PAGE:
McCaughrean, Geraldine. The White Darkness. HarperTeen, 2005.
Sym Wates is a slightly out of the ordinary 14-year-old girl. For one thing, she knows pretty much everything there is to know about Antarctica; for another, she sort of has a dead guy rattling around in her head. Captain Titus Oates was an Antarctic explorer who died there under horrible circumstances, and Sym is so taken with the idea of him that she brings him into her life as a confidant and soul mate (though the rest of us can see that he’s really an imaginary friend). Sym’s Uncle Victor feeds her Antarctic obsession, but with his own agenda in mind. When he takes her on a dream trip to “The Ice,” things quickly degenerate into a struggle for survival.
I’ve read this book twice now – the first time was for class, and the second was for book club at school (i.e. I talked a bunch of students into reading it too). The plot moves fairly well, but the pace of the writing itself is a little inconsistent – as in blah blah blah blah-TRIP TO EUROPE – blah blah blah – WE’RE GOING TO ANTARCTICA WITHOUT YOUR MOM – blah blah blah blah blah EXPLOSION blah blah blah blah STUNNING TURN OF EVENTS. Aside from the Memorable Plot Points, there is a lot of sameness about this book – but I think it’s well-crafted, deliberate sameness, designed to evoke the monotony of Antarctica itself and of Sym’s day-to-day life. It’s written in such a way that it made me physically cold when I read it the first time, and while I don’t like being cold, I do appreciate that kind of description.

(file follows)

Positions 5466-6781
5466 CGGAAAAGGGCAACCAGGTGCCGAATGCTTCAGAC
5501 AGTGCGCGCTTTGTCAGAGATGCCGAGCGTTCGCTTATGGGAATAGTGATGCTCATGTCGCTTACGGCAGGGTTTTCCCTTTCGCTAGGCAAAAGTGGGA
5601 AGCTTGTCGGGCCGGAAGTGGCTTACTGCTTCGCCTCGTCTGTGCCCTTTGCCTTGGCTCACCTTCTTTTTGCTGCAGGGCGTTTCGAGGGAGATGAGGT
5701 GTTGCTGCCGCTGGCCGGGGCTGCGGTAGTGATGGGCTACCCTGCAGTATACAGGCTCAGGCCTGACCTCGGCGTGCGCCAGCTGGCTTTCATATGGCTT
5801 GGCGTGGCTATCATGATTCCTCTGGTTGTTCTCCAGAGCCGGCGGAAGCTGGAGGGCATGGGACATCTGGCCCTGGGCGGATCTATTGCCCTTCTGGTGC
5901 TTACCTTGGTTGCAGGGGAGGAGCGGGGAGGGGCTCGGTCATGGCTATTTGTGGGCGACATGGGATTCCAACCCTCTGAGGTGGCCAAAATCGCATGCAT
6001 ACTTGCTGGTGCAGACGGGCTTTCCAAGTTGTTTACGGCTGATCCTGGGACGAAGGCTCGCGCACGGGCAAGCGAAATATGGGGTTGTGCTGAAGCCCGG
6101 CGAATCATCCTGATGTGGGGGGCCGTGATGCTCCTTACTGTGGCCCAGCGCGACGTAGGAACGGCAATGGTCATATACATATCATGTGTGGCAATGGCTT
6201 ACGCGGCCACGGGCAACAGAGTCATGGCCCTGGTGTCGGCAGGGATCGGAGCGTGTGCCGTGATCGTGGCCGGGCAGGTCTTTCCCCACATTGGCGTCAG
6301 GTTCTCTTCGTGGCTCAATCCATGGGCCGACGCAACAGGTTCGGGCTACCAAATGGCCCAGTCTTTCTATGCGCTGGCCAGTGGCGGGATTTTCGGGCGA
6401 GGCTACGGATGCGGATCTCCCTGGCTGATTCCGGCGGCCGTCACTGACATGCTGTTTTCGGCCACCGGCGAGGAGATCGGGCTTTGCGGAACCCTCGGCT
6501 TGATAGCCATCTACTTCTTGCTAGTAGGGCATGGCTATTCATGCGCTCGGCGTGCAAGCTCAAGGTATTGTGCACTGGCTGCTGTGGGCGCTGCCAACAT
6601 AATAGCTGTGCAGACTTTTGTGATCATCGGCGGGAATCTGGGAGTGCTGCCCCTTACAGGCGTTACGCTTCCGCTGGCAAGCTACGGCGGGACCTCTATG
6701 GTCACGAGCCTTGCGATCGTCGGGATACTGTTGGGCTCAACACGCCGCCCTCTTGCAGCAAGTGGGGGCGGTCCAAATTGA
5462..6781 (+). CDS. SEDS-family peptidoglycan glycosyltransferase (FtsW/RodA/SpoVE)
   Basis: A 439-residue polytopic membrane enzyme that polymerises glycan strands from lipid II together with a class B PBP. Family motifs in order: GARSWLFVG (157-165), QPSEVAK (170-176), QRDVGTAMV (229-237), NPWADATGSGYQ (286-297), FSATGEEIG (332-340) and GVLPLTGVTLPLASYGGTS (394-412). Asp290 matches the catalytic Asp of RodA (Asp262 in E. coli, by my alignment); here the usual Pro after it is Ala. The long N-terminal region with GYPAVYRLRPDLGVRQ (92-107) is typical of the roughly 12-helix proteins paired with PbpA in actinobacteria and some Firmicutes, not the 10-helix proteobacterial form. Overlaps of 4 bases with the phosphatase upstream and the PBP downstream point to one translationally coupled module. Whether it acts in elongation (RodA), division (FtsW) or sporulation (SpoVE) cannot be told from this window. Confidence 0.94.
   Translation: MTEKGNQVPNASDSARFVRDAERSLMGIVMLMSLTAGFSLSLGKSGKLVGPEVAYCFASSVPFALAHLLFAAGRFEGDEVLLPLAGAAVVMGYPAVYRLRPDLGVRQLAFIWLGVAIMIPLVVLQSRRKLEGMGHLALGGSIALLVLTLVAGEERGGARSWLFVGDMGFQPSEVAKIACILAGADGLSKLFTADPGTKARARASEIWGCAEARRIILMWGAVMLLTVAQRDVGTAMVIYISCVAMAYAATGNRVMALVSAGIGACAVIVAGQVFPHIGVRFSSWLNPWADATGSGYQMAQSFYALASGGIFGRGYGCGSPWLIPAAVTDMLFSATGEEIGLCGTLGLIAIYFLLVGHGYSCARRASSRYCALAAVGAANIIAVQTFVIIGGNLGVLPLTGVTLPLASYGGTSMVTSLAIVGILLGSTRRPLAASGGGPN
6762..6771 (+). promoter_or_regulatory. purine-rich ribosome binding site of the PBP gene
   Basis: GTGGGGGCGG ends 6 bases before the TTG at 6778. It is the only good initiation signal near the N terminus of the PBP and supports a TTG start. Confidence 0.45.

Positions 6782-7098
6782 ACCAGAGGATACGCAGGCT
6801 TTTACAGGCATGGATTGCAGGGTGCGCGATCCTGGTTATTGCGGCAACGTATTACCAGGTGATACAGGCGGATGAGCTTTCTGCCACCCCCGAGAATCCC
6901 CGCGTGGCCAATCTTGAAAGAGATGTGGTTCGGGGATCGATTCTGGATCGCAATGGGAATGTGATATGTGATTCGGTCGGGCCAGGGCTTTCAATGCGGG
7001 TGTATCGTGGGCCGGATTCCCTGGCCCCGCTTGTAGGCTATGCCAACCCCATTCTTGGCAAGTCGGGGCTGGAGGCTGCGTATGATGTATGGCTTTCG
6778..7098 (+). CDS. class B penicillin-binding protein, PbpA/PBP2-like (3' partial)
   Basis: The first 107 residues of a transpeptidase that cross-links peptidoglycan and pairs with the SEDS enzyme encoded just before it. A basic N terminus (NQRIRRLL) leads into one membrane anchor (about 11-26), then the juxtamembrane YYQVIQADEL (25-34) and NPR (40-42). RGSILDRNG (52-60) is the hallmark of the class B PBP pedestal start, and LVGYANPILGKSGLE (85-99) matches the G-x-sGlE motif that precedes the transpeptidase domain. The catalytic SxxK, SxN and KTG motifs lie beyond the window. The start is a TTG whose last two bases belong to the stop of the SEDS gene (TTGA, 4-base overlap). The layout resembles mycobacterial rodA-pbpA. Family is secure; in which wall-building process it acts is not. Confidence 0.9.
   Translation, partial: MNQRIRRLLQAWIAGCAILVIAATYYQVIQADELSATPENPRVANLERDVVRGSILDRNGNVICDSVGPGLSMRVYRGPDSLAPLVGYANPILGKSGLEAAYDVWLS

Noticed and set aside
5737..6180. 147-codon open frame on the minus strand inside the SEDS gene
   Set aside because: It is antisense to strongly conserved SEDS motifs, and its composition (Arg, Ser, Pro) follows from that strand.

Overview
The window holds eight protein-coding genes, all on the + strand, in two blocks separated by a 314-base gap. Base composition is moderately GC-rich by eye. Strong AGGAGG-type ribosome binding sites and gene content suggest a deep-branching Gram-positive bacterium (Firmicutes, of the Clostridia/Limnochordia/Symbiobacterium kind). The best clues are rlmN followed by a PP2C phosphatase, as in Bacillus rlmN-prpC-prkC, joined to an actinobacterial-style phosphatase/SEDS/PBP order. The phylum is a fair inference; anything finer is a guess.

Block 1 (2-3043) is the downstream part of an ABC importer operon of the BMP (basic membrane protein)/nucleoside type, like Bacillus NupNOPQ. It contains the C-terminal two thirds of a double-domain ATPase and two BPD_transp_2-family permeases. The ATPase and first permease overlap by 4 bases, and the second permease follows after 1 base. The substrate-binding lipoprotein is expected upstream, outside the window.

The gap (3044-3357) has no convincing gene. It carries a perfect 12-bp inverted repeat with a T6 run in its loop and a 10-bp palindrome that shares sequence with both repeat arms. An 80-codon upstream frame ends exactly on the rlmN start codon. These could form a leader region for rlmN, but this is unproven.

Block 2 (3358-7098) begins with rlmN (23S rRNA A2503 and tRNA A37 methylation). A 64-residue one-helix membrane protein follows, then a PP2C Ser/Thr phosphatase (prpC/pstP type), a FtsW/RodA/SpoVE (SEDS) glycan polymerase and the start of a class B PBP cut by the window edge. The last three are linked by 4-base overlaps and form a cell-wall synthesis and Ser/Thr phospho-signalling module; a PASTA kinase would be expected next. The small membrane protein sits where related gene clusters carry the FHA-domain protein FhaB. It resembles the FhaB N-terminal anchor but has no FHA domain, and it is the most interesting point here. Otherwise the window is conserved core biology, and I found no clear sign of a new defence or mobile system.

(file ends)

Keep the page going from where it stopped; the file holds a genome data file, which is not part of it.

So yeah, *I* liked this book. My book club kids were not as enthusiastic about it, and so I’m a little bit on the fence about recommending it for high-school kids (though the kids who liked it liked it A LOT). One thing I did notice is that the guys in the group did most of the talking, which is a bit of a change. Not that these guys don’t talk, but typically more of the girls do. For the right person, it’s a good read.
Geraldine McCaughrean’s Official Website (Children’s Novels section). A telling quotation from the blurb on this book: “Who but the mad trust for happiness to someone or something that isn’t there?” We had lots of conversation about who in this book was and was not completely crazy. FWIW, I think only Victor – because a vivid internal monologue is not necessarily a problem for me. 🙂
A more useful review than I just wrote, on teenreads.com.
Titus Oates on Wikipedia.